Y’all, it’s going to be a challenge for me to review After Tupac And D Foster by Jacqueline Woodson as I read it in April during the Dewey Readathon and it’s an incredibly sparse book. Although it is a quick read, it has some pretty heavy themes. Yet, the book After Tupac and D Foster is a testament to Jacqueline Woodson’s authorial skill, that she is able to pack punch that you didn’t even know you felt until three chapters later when it actually hits you.
Jacqueline Woodson’s After Tupac And D Foster has an unnamed first person narrator who is a 12 year old African American female. She lives in a safe Queens neighborhood and is best friends with Neeka, who she’s known forever. D mysteriously enters the lives of the other two girls – the narrator and Neeka- before Tupac is shot the first time and leaves their lives just before Tupac is fatally shot.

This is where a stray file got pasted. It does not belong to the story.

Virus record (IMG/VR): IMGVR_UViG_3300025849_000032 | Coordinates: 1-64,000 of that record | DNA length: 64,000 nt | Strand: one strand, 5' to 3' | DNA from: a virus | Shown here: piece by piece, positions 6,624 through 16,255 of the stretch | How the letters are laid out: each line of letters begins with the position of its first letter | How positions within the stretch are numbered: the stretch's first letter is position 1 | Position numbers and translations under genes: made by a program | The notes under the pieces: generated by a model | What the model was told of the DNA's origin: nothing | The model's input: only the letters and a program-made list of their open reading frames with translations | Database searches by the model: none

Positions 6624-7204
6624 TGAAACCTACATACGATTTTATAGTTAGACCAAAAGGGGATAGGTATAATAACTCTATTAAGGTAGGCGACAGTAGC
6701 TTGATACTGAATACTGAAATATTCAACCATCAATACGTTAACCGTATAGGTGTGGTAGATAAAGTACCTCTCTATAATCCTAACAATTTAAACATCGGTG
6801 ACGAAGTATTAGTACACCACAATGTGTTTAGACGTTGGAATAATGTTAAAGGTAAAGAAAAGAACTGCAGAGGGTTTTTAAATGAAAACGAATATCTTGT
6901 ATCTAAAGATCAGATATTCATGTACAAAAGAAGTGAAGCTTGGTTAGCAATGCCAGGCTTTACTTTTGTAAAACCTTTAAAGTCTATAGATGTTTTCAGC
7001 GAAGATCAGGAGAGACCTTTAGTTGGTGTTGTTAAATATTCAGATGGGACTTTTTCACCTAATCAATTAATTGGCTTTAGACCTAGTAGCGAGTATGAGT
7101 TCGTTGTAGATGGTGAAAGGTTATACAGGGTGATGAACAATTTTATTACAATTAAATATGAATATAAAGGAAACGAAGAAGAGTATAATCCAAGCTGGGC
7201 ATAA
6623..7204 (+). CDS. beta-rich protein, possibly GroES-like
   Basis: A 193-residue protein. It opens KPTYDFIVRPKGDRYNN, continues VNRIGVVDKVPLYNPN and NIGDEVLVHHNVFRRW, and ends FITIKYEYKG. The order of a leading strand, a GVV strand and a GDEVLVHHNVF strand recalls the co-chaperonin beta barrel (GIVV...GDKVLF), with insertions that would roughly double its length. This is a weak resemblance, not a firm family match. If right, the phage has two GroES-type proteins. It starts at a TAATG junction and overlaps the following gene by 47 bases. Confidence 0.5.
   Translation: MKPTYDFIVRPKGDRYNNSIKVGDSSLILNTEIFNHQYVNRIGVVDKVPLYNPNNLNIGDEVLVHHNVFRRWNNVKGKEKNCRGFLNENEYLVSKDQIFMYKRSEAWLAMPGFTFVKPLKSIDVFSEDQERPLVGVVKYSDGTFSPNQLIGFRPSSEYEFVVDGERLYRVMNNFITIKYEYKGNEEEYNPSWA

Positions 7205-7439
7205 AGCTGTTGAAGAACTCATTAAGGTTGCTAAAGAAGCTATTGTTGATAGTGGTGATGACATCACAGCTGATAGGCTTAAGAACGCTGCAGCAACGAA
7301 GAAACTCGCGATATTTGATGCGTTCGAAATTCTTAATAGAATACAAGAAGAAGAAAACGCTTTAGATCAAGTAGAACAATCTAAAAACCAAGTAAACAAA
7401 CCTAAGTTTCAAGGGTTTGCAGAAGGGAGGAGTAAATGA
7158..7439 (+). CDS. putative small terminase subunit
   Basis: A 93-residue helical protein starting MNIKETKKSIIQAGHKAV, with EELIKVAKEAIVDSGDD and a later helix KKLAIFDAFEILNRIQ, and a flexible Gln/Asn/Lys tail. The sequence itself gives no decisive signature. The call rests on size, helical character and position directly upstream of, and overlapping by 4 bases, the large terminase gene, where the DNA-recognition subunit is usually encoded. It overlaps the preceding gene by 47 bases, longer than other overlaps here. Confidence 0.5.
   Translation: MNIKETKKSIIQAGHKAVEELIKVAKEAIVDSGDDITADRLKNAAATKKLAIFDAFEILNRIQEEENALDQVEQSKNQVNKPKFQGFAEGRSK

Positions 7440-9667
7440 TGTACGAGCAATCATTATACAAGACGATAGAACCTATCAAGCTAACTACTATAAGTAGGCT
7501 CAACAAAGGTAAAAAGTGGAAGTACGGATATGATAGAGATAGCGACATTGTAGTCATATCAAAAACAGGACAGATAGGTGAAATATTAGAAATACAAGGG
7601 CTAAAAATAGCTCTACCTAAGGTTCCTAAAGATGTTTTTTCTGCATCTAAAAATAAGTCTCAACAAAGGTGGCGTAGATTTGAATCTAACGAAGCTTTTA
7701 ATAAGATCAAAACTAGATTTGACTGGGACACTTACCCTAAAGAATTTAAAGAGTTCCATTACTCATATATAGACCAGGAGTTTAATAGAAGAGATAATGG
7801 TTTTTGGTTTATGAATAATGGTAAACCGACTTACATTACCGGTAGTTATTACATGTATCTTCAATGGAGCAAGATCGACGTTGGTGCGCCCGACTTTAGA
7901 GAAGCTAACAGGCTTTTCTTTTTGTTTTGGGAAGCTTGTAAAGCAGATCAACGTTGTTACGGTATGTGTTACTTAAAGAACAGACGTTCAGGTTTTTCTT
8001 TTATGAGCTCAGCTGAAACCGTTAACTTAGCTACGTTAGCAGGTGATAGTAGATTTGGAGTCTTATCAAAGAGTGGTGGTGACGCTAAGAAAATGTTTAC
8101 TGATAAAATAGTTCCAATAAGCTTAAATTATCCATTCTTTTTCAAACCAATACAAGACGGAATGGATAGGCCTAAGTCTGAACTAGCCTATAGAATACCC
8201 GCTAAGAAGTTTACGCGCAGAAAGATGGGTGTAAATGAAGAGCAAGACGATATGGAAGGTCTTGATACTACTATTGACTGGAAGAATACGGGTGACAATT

What I love is the connection that Tupac’s music has on the lives of the girls. D has a special connection to Tupac because she feels as though she has lived the pain he raps about. The other two girls feel closer to the music because hearing and learning about D’s life brings them an understanding that they did not have before. Personally, Jacqueline Woodson’s book had me wanting to listen to Tupac beyond California Love (the only song I have by him on my iPod).
Alas, D is not in the lives of Neek and the narrator for long, yet she touches and has a very deep and lasting impact in their lives. After Tupac And D Foster is a beautifully written, strongly themed, discussion worthy book about friendship, growing up, and the effect music can have on various moments in time and our lives. I absolutely recommend Jacqueline Woodson’s book and will certainly be back for more of her writing.
Disclosure: Purchased copy.
Other reviews of After Tupac And D Foster by Jacqueline Woodson:
Becky’s Book Reviews – “Some books leave me a bit speechless. This is one of them.”
A Foodie Bibliophile In Wanderlust – “It’s amazing how beautiful a novel can be where not much happens”